« AnteriorContinua »
of so little importance, as to make it almost ludi- It is equally creditable to the taste and judgment crous to mention my name at all.” It is evident, of Coleridge, that he was one of the first to point therefore, that a sense of what he might have done out, with temper and sound reasoning, the fallacy for fame, and of the little he had done, was felt of a great portion of Wordsworth's poetic theory by the poet; and yet, the little he did produce has namely, that which relates to low life. Wordsamong it gems of the purest lustre, the brilliancy worth contended that a proper poetic diction is a of which time will not deaden until the universal language taken from the mouths of men in genevoice of nature be heard no longer, and poetry ral, in their natural conversation under the influ. perish beneath the dull load of life's hackneyed ence of natural feelings. Coleridge wisely asserted, realities.
that philosophers are the authors of the best parts The poem of “Christabel,” Coleridge says, was of language, not clowns; and that Milton's lancomposed in consequence of an agreement with guage is more that of real life than the language Mr. Wordsworth, that they should mutually pro- of a cottager. This subject he has most ably duce specimens of poetry which should contain treated in chapter 17 of his Biographia Literaria. " the power of exciting the sympathy of the reader, Two years after he had abandoned the Morning by a faithful adherence to the truth of nature, and Post, he set off for Malta, where he most unex. the power of giving the interest of novelty by pectedly arrived on a visit to his friend Dr. Stodart, the modifying colors of imagination. The sudden then king's advocate in that island, and was in. charm, which accidents of light and shade, which troduced by him to the Governor, Sir Alexander moon-light or sun-set diffused over a known and Ball, who appointed him his secretary. He re. familiar landscape, appeared to represent the prac- mained in the island fulfilling the duties of his ticability of combining both.” Further he ob- situation, for which he seems to have been but serves on this thought, “that a series of poems indifferently qualified, a very short period. One might be composed of two sorts. In the one, the advantage, however, he derived from his official incidents and agents were to be, in part at least, employ: that of the pension granted by Governsupernatural; and the excellence to be aimed atment to those who have served in similar situawas to consist in the interesting of the affections tions. On his way home he visited Italy; entered by the dramatic truth of such emotions as would Rome, and examined its host of ancient and modnaturally accompany such situations, supposir ern curiosities, and added fresh matter for thought them real, etc. For the second class, subjects to his rapidly accumulating store of ideas. Of were to be chosen from ordinary life.” Thus, it this visit he gives several anecdotes; among them appears, originated the poems of the “ Ancient one respecting the horns of Moses on Michael Mariner,” and “Christabel,” by Coleridge, and Angelo's celebrated statue of that lawgiver, in the " Lyrical Ballads” of Wordsworth.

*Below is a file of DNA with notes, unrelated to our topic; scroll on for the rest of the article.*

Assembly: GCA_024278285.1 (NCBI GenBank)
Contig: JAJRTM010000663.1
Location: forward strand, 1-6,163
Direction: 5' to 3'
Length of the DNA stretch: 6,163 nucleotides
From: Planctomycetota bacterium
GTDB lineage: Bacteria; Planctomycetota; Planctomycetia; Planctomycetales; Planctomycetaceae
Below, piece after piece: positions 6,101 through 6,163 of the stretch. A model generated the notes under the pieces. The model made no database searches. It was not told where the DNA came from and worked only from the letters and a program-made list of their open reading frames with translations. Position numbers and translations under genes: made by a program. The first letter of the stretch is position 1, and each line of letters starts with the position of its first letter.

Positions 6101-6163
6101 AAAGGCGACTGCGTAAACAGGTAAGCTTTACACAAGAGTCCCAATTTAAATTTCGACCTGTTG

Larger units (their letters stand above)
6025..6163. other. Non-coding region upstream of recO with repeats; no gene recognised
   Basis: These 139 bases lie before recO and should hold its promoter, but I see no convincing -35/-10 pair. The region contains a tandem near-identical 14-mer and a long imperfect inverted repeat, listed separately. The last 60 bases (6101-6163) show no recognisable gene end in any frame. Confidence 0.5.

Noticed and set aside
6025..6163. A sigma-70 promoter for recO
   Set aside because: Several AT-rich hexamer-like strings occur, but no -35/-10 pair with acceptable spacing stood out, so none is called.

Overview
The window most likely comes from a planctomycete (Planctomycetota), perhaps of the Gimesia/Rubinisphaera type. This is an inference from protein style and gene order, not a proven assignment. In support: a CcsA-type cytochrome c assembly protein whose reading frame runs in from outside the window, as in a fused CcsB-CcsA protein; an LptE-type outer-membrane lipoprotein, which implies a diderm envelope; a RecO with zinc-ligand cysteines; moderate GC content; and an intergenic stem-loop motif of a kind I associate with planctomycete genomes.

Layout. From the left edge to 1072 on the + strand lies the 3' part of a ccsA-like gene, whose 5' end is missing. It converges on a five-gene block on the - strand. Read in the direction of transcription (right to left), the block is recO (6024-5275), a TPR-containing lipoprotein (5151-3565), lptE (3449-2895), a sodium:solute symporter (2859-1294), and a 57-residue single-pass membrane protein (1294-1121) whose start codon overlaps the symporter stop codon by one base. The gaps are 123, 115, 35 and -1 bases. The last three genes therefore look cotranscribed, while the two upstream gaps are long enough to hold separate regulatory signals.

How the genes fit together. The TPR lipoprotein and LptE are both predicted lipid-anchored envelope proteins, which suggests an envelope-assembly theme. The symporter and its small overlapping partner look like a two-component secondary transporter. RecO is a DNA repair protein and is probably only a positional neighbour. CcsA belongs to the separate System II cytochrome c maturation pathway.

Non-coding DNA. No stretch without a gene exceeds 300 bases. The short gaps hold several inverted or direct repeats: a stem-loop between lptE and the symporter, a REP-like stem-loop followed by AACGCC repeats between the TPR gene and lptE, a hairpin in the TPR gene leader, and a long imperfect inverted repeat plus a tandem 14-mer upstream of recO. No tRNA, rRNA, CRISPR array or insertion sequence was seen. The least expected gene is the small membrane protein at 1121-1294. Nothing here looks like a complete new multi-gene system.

tended to elucidate the character of Frenchmen Perhaps there is no English writer living who Coleridge was all his life a hater of France and understood better than Coleridge the elements of Frenchmen, arising from his belief in their being poetry, and the way in which they may be best completely destitute of moral or poetical feeling. combined to produce certain impressions. His A Prussian, who was with him while looking upon definitions of the merits and differences in style the statue, observed that a Frenchman was the only and poetic genius, between the earliest and latest animal, “ in the human shape, that by no possi. writers of his country, are superior to those which bility can lift itself up to religion or poetry.” A any one else has it in his power to make; for, in foolish and untrue remark on the countrymen of truth, he long and deeply meditated upon them, Fenelon and Pascal, of Massillon and Corneille. and no one can be dissatisfied by the reasons he Just then, however, two French officers of rank gives, and the examples he furnishes, to bear out happened to enter the church, and the Goth from his theories and opinions. These things he did the Elbe remarked that, the first things they would as well or better in conversation than in writing. notice would be the horns and beard" (upon which His conversational powers were indeed unrivalled, the Prussian and Coleridge had just been rearing and it is to be feared that to excel in these, he theories and quoting history), and that the associ. sacrificed what was more durable; and that heations the Frenchmen would connect with them resigned, for the pleasure of gratifying an attentive" would be those of a he-goat and a cuckold.” It listening circle, and pleasing thereby his self-love happened that the Prus-Goth was right: the offi by its applause, much that would have delighted cers did pass some such joke upon the figure. the world. His flow of words, delivery, and va. Hence, by inference, would the poet have his riety of information were so great, and he found readers deduce the character of a people, whose it so captivating to enchain bis auditors to the car literature, science, and civilization are perhaps of his triumphant eloquence, that he sacrificed to only not the very first in the world. this gratification what might have sufficed to Another instance of his fixed and absurd dislike confer upon him a celebrity a thousand times of every thing French, occurred during the de. more to he coveted by a spirit akin to his own. | livery of a course of Lectures on Poetry, at the Royal Institution, in the spring of 1808; in one rality and Religion ; illustrated by select passages of which he astonished his auditory by thanking from our older Divines, especially from Arch. his Maker, in the most serious manner, for so or- bishop Leighton." This is for the most part a dering events, that he was totally ignorant of a compilation of extracts from the works of the single word of that frightful jargon, the French Archbishop. language.” And yet, notwithstanding this public To conelude the catalogue of Mr. Coleridge's avowal of his entire ignorance of the language, works, in 1830 was issued a small volume “On Mr. Coleridge is said to have been in the habit, the Constitution of the Church and State, accord. while conversing with his friends, of expressing ing to the idea of each, with Aids towards a right the utmost contempt for the literature of that Judgment on the late Catholic Bill.” country!